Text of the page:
Hours later, the iris scissored open and SG-1 walked though the event horizon. Even from the control room, Hammond could see their widened, stretched eyes. Teal'c actually looked perturbed.

"What happened?" he called anxiously through the microphone.

"We're fine, sir." Jack replied, his voice slightly dazed. "That mine's just what we need. Carter estimates there's enough naquadah left in there to make half a dozen generators at least."

Hammond frowned. "Then what's the problem, Colonel?"

"Nothing. It all went... fine."

"Fine," echoed Carter and Jackson, blinking.

Hammond leaned towards Harriman. "Tell Fraiser to check them out thoroughly," he instructed quietly. "In isolation, just in case."


[personal profile] thothmes prompted, "The all-team freak out (suitably restrained on Teal'c's part) after a mission goes totally right and as originally planned, and without incident."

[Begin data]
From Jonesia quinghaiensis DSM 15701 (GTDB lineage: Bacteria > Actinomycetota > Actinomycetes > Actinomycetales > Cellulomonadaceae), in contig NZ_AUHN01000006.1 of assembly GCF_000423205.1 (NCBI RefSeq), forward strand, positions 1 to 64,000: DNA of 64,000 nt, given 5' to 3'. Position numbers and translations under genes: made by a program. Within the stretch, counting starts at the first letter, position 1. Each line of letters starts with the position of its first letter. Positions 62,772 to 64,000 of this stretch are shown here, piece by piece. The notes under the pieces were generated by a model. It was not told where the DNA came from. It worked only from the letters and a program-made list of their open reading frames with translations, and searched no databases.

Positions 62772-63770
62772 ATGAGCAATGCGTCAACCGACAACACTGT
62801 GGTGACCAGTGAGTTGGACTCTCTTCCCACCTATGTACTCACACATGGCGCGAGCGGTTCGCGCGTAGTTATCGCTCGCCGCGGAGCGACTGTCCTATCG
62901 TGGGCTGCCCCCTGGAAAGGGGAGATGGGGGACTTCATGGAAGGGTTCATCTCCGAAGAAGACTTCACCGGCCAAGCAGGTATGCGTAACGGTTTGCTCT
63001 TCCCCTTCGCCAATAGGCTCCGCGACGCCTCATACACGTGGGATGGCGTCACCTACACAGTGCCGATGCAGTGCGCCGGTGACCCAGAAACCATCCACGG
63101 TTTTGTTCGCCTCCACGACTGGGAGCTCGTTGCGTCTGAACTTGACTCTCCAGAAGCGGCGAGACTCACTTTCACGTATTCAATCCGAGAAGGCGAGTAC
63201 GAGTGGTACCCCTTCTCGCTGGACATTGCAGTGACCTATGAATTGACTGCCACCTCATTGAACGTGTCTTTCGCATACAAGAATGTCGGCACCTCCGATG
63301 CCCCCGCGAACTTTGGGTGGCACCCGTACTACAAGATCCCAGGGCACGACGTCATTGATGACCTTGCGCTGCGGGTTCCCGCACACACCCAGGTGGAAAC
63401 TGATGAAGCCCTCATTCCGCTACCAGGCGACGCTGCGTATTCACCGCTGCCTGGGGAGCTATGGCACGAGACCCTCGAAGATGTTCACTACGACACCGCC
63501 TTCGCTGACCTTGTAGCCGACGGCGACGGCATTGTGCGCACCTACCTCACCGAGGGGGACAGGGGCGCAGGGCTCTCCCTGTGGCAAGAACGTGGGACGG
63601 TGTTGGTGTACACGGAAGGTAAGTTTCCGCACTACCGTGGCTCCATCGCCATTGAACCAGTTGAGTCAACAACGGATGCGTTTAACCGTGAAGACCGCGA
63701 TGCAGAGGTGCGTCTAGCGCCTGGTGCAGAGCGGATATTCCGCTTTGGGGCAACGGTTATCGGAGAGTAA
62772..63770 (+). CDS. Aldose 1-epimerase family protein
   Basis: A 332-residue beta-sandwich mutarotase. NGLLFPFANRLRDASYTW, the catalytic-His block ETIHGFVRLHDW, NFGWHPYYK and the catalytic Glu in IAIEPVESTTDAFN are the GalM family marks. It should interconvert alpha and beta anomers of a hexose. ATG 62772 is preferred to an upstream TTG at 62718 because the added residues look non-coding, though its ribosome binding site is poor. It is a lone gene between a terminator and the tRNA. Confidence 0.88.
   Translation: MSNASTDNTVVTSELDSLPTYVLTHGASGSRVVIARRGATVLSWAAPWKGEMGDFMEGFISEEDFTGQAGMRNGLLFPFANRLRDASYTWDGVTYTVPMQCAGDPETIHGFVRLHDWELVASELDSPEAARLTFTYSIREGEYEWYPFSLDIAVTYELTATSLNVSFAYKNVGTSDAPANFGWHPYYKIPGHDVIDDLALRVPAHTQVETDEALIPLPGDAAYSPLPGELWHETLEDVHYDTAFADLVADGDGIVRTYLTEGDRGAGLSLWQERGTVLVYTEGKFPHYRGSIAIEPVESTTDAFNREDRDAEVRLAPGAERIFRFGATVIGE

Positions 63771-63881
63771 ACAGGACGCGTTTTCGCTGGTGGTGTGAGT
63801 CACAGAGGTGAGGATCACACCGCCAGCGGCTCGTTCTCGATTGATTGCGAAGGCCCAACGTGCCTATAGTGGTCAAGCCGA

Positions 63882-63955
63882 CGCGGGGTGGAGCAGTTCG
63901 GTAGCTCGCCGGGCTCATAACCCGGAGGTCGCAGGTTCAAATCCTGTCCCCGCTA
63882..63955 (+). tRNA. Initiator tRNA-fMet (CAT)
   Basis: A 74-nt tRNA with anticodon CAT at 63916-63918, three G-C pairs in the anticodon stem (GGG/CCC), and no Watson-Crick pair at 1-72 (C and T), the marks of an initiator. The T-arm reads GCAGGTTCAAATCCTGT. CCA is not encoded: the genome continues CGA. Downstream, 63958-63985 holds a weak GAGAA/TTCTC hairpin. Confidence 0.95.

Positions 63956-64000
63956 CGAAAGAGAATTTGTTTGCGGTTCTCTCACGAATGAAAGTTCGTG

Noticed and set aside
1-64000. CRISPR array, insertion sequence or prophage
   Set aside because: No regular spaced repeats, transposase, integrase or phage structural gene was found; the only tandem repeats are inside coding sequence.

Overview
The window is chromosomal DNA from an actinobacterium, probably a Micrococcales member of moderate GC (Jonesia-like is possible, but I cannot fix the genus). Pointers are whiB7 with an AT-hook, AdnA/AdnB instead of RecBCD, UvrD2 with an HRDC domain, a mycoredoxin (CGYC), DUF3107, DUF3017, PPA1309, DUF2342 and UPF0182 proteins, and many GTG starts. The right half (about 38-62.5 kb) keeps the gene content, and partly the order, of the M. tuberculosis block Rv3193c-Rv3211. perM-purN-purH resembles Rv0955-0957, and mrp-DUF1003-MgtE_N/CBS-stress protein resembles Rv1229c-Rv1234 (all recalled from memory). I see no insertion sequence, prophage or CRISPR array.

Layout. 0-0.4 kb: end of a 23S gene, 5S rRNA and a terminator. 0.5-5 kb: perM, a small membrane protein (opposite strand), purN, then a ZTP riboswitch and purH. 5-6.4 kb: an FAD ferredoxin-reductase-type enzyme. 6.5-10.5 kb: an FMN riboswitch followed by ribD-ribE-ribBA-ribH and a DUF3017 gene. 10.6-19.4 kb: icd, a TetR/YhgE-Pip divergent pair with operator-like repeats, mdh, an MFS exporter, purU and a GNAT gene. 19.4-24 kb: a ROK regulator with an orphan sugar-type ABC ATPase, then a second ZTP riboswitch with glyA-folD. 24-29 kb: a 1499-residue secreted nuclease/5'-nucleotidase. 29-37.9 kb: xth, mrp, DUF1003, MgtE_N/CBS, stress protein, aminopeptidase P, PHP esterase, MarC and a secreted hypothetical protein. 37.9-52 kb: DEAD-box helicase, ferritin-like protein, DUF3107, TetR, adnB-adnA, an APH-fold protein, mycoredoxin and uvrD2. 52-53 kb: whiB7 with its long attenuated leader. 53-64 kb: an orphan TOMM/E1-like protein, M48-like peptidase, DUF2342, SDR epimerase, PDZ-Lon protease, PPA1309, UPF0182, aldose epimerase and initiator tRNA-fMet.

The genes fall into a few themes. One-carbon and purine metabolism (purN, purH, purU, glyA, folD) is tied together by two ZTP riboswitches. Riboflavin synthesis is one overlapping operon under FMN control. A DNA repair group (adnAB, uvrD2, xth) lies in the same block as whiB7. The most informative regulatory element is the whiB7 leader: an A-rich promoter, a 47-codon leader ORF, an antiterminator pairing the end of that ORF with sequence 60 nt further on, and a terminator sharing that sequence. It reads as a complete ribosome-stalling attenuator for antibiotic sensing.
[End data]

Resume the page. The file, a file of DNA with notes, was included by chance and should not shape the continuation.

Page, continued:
sid: (Xmas Daniel naughty list)
[personal profile] sid
Tuesday, December 24th, 2013 07:20 pm (UTC)
What a great prompt! And you did a fabulous, hilarious job with it! :-D
Sunday, January 5th, 2014 08:07 pm (UTC)
Not that anyone on base would have read it, but George Hammond's performance review that had recommended him for promotion to Brigadier had made specific mention of his miraculous calm and unflappability. "Colonel Hammond, even in the most difficult and dangerous situations remains an island of calm in the storm, evaluating materiel, tactical position, and probable action by the enemy. He does have a passionate temper, but exercises full and masterful restraint upon it. Both his courage and his wisdom have been amply demonstrated by his career record to date, and it is this officer's opinion that he should be not only retained, but promoted to the rank and responsibilities of Brigadier General. He is a fine example of all that is best in the Air Force tradition, and one of the finest officers it has ever been my privilege to command," it read.